An interview with Dr Shapochka on the use of biomarker testing at disease progression
Dr Shapochka is molecular pathologist specialized in cancer genomics in Kiev, Ukraine. Over his career, he has been facing the complex task of providing the treating physicians with the answers they need to make informed treatment decisions for their patients. In this interview, he explained the reasons why he has been using comprehensive biomarker tests and the hope they may bring to cancer patients at disease progression.
OncoDNA: Dr Shapochka, as molecular pathologist, you have been using comprehensive biomarker testing in your laboratory. Could you please explain the value it brings in oncology?
Dr Shapochka: Comprehensive biomarker testing can provide additional treatment options for cancer patients. It enables us to spot some molecular markers, fusions, or mutations for targeted therapy; or predictive biomarkers for immunotherapy such as microsatellite instability or tumor mutational burden.
OncoDNA: Could comprehensive biomarker testing benefit all patients?
Dr Shapochka: In my daily practice, I have seen many patients who have exhausted standard of care and are left without any options. This challenge happens to every second or third cancer patients, I’d say. When patients do not respond to standard therapies, we suggest using molecular profiling with a broad NGS panel. Sometimes, it helps us detect biomarkers for targeted therapies or immunotherapy. We may not find targets in all patients, but it is the best option we have.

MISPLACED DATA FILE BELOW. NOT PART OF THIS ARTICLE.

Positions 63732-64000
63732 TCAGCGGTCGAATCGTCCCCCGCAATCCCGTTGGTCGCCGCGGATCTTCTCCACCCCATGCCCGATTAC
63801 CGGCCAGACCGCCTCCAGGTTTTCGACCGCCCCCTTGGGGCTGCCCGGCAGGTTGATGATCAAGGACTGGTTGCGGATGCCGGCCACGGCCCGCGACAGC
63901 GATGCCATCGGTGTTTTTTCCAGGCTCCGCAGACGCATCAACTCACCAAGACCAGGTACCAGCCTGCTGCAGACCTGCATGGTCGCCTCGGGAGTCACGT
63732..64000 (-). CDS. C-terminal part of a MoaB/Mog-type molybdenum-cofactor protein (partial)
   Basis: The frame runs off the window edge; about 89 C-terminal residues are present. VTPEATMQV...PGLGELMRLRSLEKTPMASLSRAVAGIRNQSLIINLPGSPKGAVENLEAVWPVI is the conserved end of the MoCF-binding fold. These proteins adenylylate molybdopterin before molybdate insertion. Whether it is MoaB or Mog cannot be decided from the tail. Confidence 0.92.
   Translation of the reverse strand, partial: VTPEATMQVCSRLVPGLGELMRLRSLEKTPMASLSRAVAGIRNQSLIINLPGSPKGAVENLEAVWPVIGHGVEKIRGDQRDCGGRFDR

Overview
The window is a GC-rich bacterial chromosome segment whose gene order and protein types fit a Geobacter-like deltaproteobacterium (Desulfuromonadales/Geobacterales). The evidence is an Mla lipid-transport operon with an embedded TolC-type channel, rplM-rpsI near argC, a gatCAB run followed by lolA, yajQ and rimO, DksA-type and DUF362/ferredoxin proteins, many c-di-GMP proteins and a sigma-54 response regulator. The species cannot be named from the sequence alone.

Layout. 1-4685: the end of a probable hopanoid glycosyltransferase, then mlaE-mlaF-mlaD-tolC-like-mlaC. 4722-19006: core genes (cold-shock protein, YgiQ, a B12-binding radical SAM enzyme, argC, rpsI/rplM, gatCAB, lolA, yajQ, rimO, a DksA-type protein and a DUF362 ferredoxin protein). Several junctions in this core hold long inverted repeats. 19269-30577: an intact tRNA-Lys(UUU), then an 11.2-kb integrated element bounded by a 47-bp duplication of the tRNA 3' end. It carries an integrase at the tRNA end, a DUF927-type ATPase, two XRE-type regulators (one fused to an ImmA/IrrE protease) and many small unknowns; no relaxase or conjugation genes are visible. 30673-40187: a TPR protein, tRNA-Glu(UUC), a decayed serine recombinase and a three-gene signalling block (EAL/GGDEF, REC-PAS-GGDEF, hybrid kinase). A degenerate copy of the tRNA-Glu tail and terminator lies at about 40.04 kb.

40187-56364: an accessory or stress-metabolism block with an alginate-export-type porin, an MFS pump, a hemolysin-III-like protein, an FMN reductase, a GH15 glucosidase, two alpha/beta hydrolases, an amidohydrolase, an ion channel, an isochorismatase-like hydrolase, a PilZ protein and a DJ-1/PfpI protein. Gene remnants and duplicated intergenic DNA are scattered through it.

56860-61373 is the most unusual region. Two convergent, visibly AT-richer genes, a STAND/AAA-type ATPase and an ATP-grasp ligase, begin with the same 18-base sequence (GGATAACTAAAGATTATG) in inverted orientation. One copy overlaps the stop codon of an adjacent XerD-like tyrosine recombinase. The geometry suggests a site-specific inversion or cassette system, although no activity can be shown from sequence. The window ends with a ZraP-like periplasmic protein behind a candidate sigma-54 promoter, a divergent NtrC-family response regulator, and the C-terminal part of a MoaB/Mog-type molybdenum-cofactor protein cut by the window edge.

OncoDNA: Why use broad NGS panel?
Dr Shapochka: Small NGS panels cover the only option of targeted therapy. Such tests will screen for fusions and mutations. Broad NGS panel on the contrary will look for additional biomarkers, such as MSI, TMB, PD-L1 for immunotherapy. Therefore, there are greater chances to identify additional treatment options with comprehensive biomarker tests.
OncoDNA: When do you recommend using comprehensive biomarker testing?
Dr Shapochka: I think that molecular profiling with broad NGS panels should be used more frequently. It allows us to screen for treatment options beyond standard of care. If we run such comprehensive biomarker tests before the first-line treatment, it allows us to have a complete overview of all the therapeutic options available for a patient. It gives us the opportunity to choose the best treatment not only for the first line but also for all the other lines of therapy.
OncoDNA: Could you say a few words on your experience with OncoDNA comprehensive biomarker test?
Dr Shapochka: A couple of times, we have had patients diagnosed with a colorectal cancer that presented KRAS mutations. Thanks to OncoDNA comprehensive biomarker test we detected high TMB without any MSI, indicating that these patients would respond to immunotherapy. We also had another patient diagnosed with a colorectal cancer that presented PD-L1 expression. This patient benefitted from immunotherapy. Without comprehensive biomarker testing, we would not have been able to provide these patients with additional therapeutic options.